Objective: Understand the role of state government in the daily lives of its citizens How: By guided note-taking via Power...
<ul><li>Each state makes laws to meet its special needs </li></ul><ul><li>In Montana many children live in rural areas </l...
<ul><li>Every state but Nebraska has a two-house legislature where laws are made </li></ul><ul><li>Every state is apportio...
<ul><li>After bills are passed they often go to the governor to be signed into law or vetoed </li></ul><ul><li>North Carol...
<ul><li>In many states people can use initiatives or referendum to propose laws </li></ul><ul><li>A certain number of peop...
<ul><li>Governors lead the executive branch in every state </li></ul><ul><li>Governors prepare state budgets they can call...
<ul><li>Governors are also the chief of their party </li></ul><ul><li>As well as the chief of the state </li></ul><ul><li>...
<ul><li>In general there are three kinds of state courts </li></ul><ul><li>Trail courts hear evidence in criminal cases an...
<ul><li>Unlike federal judges, most state judges are elected by voters </li></ul><ul><li>¼ of state judges are appoint by ...
Upcoming SlideShare
Loading in...5
×

12 State Governments At Work

253

Published on

0 Comments
0 Likes
Statistics
Notes
  • Be the first to comment

  • Be the first to like this

No Downloads
Views
Total Views
253
On Slideshare
0
From Embeds
0
Number of Embeds
0
Actions
Shares
0
Downloads
3
Comments
0
Likes
0
Embeds 0
No embeds

No notes for slide

12 State Governments At Work

  1. 1. Objective: Understand the role of state government in the daily lives of its citizens How: By guided note-taking via PowerPoint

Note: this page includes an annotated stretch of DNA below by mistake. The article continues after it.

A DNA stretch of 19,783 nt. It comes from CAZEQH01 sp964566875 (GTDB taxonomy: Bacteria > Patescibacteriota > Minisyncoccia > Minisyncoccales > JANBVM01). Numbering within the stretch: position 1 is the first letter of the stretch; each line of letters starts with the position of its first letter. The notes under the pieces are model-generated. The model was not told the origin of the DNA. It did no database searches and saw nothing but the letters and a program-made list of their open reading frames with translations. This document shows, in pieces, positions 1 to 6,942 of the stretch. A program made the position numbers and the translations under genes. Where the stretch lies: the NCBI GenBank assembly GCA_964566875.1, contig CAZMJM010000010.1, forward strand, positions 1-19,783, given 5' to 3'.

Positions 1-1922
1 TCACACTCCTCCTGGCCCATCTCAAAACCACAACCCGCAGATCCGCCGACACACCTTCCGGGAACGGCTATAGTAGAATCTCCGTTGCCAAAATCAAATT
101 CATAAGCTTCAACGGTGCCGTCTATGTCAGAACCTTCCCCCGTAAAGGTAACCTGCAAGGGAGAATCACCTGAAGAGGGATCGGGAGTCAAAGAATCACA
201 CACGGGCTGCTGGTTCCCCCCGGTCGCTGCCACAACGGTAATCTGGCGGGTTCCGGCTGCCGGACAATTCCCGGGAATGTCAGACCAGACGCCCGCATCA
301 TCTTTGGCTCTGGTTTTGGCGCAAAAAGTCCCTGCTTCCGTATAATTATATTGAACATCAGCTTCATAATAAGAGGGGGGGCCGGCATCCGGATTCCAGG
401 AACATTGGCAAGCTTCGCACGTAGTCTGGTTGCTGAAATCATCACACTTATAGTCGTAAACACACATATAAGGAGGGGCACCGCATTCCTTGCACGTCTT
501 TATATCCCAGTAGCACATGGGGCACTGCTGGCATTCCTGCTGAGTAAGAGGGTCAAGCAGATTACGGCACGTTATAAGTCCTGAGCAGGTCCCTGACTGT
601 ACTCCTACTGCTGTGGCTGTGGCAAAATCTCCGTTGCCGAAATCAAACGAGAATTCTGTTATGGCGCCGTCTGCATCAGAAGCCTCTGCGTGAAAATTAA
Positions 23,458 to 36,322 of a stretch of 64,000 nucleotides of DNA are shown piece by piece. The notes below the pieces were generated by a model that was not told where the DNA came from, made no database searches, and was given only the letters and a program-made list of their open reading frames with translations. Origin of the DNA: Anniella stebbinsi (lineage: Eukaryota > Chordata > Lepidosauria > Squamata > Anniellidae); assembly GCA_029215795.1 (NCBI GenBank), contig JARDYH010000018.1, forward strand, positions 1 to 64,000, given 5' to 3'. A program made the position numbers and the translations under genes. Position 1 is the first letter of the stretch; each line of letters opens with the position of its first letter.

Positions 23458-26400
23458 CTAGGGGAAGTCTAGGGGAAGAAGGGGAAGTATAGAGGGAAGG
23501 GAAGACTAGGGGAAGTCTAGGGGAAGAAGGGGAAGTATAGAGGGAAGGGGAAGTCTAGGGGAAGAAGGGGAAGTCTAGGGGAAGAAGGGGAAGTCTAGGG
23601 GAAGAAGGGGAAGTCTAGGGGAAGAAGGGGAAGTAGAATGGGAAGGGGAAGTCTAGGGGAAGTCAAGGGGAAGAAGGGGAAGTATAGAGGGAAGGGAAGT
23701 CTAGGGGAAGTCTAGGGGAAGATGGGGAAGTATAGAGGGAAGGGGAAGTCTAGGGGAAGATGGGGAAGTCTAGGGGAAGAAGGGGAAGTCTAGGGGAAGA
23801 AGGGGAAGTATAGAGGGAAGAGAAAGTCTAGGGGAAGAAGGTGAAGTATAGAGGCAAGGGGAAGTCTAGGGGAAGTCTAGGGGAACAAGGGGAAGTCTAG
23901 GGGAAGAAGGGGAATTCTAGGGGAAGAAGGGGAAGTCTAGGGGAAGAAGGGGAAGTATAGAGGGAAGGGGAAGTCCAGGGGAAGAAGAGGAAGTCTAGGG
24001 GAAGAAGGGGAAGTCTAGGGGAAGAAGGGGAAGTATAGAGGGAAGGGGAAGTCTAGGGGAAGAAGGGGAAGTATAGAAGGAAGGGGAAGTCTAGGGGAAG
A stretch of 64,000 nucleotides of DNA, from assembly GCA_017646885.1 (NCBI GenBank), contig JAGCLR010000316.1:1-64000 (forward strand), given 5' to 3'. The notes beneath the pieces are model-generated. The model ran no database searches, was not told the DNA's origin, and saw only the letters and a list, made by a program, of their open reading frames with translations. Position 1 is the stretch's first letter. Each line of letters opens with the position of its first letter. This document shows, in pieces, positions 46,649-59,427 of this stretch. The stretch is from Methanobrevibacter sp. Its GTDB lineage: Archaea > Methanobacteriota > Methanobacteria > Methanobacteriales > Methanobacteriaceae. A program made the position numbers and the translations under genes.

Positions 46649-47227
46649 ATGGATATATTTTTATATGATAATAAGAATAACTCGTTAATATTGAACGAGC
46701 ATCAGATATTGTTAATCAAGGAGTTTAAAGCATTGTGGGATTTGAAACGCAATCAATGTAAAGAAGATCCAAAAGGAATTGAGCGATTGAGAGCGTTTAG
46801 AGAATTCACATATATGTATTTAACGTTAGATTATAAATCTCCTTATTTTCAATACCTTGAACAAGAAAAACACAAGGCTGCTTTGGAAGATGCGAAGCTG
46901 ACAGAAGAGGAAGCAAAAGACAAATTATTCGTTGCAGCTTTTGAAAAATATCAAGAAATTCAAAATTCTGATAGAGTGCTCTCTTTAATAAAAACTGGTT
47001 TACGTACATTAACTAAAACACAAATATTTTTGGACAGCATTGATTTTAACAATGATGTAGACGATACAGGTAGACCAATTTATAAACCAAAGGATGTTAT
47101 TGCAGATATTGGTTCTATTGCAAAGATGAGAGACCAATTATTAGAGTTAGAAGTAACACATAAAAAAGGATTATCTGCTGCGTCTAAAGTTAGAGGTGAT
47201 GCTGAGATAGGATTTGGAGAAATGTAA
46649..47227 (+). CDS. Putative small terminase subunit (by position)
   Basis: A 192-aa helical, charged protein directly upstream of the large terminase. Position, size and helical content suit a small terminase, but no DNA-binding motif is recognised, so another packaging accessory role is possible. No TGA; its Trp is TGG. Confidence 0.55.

2. 2. <ul><li>Each state makes laws to meet its special needs </li></ul><ul><li>In Montana many children live in rural areas </li></ul><ul><li>So the state legislature passed a law to allow 13 year olds to drive to the nearest bus stop </li></ul><ul><li>In most other states teenage drives must be 161/2 to drive </li></ul>
  3. 3. <ul><li>Every state but Nebraska has a two-house legislature where laws are made </li></ul><ul><li>Every state is apportioned into districts to ensure equal representation </li></ul><ul><li>Most state legislatures follow the same steps to pass state laws </li></ul>
  4. 4. <ul><li>After bills are passed they often go to the governor to be signed into law or vetoed </li></ul><ul><li>North Carolina is the only state where the governor can not veto a bill </li></ul>
  5. 5. <ul><li>In many states people can use initiatives or referendum to propose laws </li></ul><ul><li>A certain number of people must sign a petition to show support of the initiative </li></ul><ul><li>The initiative is then place on the ballot to be voted on </li></ul><ul><li>The proposition will become law if it receives a majority vote </li></ul>
  6. 6. <ul><li>Governors lead the executive branch in every state </li></ul><ul><li>Governors prepare state budgets they can call up the state’s National Guard for state emergencies </li></ul><ul><li>Some Governors have legislative and judicial powers </li></ul><ul><li>They can propose bills, veto laws, pardon criminals, and appoint judges </li></ul>
  7. 7. <ul><li>Governors are also the chief of their party </li></ul><ul><li>As well as the chief of the state </li></ul><ul><li>Most governors are college graduates </li></ul><ul><li>More than half are lawyers </li></ul><ul><li>13 governors have been women </li></ul><ul><li>1990 Douglas Wilder became the first black governor elected to office </li></ul><ul><li>In our history 16 governors have become President </li></ul>
  8. 8. <ul><li>In general there are three kinds of state courts </li></ul><ul><li>Trail courts hear evidence in criminal cases and civil cases </li></ul><ul><li>Court of Appeals decide if trail courts followed due process in criminal proceedings </li></ul><ul><li>State supreme court is the highest court in the state </li></ul><ul><li>All decisions are final unless it has something to do with the U.S. Constitution </li></ul>
  9. 9. <ul><li>Unlike federal judges, most state judges are elected by voters </li></ul><ul><li>¼ of state judges are appoint by state governors </li></ul><ul><li>Finally some are appointed by state legislatures </li></ul>

×